A new habit has a hard time competing with our existing habits. In a sports analogy, our current habits are veteran weightlifters. Our fledgling habits are novice lifters. In this analogy, the willpower cost of the habit is the weight lifted. The novice cannot hope to lift the same amount of weight as the veteran. The novice needs to start light. The biggest mistake the beginner can make is starting out too ambitious.

Mini habits recognize that any new habit is going to take time to develop. We must get our reps in. After we have established a solid foundation, we can build on it. We are often told that we should never try to develop more than one habit at a time. This is great advice. The biggest mistake we can make about our willpower is placing too many simultaneous demands on it. The mental reserve we draw from to exert willpower is severely limited. Fortunately, with mini habits, this singular focus is unnecessary.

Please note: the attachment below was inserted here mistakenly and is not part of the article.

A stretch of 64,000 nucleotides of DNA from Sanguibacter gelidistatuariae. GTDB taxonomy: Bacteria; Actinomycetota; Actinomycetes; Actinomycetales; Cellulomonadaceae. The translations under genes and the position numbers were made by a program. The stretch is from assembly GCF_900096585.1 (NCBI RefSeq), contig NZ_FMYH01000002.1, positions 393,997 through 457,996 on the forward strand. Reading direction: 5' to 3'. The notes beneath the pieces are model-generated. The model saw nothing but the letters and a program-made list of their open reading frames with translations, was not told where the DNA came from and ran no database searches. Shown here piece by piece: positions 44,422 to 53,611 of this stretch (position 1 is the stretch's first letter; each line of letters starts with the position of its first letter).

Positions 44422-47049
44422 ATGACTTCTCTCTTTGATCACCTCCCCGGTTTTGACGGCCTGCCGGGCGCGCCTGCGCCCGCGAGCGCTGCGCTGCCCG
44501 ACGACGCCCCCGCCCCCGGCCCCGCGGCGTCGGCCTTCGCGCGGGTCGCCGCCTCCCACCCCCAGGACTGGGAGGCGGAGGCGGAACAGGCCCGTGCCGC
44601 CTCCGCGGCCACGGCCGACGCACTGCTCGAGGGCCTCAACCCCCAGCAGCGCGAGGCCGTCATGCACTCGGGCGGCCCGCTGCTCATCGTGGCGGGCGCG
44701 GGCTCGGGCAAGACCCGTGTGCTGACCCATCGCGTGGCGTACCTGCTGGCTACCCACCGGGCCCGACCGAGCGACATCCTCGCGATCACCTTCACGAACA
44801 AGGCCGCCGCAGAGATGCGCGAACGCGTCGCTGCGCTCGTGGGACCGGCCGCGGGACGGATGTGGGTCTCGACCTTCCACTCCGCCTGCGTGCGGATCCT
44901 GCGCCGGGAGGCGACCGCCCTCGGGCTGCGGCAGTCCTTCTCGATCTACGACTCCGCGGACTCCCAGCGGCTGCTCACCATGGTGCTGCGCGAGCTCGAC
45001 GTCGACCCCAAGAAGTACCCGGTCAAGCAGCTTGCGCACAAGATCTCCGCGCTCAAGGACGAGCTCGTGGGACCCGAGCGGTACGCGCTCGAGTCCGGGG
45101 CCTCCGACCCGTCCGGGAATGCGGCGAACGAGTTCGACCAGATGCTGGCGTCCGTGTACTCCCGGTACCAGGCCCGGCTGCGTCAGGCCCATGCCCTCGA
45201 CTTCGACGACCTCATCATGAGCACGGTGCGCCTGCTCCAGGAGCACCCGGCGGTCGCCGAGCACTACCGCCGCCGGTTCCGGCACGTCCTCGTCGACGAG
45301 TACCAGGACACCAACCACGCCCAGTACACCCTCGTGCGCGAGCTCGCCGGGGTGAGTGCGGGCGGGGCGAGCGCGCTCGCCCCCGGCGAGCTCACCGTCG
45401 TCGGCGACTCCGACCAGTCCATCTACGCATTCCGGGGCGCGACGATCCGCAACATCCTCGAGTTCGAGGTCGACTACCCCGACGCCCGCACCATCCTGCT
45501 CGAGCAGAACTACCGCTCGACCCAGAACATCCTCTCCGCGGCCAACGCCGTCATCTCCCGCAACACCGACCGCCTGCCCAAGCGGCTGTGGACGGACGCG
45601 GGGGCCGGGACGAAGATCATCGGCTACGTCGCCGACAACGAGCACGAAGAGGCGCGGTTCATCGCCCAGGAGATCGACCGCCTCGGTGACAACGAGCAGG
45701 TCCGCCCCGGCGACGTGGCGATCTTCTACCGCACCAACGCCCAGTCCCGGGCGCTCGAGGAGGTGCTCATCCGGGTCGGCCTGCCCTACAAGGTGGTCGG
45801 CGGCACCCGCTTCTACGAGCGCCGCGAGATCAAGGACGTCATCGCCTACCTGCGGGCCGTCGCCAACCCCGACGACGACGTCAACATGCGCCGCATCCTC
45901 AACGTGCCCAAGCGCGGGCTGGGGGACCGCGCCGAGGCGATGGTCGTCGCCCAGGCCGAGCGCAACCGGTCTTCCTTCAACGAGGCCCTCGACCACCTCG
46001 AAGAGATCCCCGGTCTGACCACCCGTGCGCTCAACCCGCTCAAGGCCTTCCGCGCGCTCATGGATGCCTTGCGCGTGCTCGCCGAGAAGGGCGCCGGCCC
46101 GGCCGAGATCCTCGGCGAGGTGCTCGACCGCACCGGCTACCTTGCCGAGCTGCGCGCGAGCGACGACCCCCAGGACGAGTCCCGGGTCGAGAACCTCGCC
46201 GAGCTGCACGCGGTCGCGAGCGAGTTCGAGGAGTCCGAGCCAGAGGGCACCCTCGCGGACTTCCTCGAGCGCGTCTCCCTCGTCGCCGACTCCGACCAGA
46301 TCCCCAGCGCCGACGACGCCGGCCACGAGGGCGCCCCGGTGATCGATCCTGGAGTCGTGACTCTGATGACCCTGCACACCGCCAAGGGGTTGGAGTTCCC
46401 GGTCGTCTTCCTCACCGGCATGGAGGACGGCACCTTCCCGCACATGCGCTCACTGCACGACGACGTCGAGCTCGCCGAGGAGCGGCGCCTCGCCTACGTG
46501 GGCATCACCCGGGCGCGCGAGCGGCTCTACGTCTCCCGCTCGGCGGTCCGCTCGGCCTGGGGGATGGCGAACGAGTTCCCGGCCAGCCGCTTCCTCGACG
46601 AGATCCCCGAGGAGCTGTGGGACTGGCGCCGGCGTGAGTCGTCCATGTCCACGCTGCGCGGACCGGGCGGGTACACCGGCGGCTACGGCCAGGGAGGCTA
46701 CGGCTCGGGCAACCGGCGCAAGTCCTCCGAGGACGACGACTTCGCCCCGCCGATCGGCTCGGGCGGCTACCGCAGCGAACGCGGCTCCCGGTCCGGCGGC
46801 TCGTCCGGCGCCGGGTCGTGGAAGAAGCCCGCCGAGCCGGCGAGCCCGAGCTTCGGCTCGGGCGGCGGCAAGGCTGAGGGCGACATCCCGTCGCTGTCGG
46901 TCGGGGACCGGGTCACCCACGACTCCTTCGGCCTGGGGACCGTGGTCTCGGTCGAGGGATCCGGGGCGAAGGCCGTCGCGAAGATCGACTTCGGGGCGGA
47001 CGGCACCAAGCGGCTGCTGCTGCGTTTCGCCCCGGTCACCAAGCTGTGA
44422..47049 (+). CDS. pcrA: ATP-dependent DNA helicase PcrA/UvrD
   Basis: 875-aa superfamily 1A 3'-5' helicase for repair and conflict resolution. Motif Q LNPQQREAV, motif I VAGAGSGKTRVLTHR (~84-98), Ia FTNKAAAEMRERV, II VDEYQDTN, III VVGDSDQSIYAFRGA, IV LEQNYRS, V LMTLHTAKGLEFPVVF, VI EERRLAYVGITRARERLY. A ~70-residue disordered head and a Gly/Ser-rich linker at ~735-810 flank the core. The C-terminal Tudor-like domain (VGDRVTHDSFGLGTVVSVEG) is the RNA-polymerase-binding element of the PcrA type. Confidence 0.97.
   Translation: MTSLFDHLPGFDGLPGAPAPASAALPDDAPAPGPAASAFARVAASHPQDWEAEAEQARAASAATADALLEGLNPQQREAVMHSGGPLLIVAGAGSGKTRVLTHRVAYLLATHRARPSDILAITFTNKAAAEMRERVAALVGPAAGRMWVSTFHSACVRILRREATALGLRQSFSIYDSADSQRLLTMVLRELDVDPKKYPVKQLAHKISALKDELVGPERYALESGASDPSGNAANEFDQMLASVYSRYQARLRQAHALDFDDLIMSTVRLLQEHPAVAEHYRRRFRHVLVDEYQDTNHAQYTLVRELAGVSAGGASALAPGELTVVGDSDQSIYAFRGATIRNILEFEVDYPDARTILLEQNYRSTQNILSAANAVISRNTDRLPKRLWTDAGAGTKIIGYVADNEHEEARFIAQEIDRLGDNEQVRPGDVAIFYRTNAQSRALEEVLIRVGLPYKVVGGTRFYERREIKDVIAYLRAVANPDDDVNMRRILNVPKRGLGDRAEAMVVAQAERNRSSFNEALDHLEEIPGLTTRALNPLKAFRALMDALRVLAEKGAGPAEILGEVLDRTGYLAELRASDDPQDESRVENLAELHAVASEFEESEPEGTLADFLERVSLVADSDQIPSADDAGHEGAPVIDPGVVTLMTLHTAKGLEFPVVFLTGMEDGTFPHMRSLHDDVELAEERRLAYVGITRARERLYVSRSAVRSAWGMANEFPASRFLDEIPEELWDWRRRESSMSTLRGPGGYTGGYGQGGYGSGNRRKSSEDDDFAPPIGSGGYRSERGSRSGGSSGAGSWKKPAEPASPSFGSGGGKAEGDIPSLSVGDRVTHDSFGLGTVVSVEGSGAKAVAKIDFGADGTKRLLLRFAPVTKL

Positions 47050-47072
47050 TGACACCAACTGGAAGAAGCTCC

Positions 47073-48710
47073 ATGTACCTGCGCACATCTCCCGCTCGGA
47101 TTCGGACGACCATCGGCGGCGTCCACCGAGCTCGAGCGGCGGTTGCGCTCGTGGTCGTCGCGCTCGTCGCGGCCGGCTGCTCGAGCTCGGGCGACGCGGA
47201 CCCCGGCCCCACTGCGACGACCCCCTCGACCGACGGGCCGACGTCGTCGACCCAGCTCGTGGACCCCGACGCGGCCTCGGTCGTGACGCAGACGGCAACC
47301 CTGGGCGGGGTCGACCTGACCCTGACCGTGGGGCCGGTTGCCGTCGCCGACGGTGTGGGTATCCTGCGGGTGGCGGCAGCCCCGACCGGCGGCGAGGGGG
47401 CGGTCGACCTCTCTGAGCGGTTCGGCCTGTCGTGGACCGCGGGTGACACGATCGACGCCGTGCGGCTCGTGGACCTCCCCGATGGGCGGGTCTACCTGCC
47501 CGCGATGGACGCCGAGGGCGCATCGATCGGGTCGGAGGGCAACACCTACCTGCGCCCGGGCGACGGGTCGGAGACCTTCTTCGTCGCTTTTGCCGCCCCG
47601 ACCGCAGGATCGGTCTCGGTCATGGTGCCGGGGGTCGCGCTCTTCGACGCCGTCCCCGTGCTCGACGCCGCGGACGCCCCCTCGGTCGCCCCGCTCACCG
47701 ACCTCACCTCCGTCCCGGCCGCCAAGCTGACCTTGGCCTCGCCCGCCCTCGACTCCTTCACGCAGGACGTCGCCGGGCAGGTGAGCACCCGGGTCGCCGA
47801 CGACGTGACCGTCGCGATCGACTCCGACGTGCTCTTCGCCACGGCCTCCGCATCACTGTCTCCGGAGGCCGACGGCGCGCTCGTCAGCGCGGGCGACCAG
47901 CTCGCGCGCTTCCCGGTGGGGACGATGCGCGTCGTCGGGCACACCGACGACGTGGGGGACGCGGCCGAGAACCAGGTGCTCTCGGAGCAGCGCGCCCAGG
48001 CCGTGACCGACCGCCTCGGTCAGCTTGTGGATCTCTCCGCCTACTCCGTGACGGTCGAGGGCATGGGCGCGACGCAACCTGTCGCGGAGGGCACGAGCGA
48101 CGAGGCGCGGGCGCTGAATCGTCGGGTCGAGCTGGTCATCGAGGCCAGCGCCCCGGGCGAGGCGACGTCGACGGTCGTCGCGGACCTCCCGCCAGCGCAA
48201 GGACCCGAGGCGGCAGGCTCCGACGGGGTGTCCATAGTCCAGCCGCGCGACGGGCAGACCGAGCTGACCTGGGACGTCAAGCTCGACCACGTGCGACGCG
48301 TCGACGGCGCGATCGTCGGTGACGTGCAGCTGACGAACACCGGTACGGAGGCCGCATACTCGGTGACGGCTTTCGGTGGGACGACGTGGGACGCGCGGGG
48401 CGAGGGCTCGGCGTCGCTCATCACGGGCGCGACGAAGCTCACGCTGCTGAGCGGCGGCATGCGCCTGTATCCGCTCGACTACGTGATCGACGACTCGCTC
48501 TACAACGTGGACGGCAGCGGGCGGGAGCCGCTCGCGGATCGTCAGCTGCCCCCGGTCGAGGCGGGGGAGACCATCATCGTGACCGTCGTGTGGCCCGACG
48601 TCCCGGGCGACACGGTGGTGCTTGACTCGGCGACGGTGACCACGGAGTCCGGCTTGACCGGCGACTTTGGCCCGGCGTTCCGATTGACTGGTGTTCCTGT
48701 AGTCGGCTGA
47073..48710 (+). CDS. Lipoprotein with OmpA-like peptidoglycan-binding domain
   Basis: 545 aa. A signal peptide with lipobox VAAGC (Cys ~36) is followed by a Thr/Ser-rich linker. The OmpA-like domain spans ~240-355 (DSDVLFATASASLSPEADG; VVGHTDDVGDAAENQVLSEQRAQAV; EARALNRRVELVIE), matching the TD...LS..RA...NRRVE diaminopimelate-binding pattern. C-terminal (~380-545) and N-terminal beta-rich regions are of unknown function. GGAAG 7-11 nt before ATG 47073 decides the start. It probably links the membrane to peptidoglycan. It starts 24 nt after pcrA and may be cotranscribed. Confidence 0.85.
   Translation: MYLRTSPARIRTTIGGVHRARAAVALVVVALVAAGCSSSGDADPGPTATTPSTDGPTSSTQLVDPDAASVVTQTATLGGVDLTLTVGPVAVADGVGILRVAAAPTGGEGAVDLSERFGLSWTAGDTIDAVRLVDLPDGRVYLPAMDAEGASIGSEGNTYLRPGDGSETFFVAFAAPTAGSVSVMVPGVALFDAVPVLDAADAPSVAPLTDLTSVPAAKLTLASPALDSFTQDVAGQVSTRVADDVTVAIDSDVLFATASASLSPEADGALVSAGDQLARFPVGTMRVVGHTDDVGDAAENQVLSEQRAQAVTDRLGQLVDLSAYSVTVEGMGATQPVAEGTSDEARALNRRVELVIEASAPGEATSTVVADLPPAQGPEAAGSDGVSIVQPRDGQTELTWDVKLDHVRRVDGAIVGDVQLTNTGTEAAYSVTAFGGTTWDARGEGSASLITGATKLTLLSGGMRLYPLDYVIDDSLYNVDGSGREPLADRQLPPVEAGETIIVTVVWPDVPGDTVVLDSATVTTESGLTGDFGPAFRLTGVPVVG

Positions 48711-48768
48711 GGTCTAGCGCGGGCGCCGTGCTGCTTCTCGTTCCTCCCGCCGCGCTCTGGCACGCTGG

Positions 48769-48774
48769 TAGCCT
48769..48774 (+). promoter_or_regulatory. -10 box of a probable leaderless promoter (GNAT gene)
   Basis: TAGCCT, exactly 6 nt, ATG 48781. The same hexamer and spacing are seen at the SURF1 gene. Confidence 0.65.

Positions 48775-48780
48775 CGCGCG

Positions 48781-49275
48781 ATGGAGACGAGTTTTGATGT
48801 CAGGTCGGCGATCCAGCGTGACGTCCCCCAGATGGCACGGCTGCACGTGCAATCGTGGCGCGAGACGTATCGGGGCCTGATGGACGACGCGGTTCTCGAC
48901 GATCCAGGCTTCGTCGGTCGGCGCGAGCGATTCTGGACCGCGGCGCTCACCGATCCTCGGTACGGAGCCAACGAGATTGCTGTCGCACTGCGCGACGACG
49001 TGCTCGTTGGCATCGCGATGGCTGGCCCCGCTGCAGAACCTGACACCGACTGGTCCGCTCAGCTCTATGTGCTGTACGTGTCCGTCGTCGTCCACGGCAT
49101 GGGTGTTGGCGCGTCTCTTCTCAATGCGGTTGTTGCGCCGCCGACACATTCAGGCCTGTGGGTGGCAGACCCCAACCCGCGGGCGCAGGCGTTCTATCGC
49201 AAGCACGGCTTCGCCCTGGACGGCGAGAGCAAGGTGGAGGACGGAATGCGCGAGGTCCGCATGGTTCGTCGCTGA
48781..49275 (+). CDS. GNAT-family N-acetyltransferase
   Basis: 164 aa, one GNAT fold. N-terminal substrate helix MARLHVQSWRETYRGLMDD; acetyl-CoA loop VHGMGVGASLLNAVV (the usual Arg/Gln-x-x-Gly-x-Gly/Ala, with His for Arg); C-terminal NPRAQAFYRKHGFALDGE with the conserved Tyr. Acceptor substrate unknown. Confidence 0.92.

Most of us want to develop multiple new habits. It takes a lot of self-control to focus on just one and ignore the others. The low willpower cost of mini habits means you can build multiple habits at once. They are so small we can create three or four at a time. As we follow through on our mini self-commitments, it will build our willpower and self-esteem.

Habits not only build our willpower, but they also conserve it. Habits flow, unfettered by conscious thought. We aren’t struggling with a decision. We are reacting to a cue. Habits and environmental design are long-term strategies for conserving willpower. They allow us to avoid making a decision that would erode our willpower through decision fatigue. Instead of making a decision, we encounter a cue and execute a routine.

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This FREE downloadable Habit Tracker is an invaluable tool for developing a NEW HABIT – If you want consistency, measure it!



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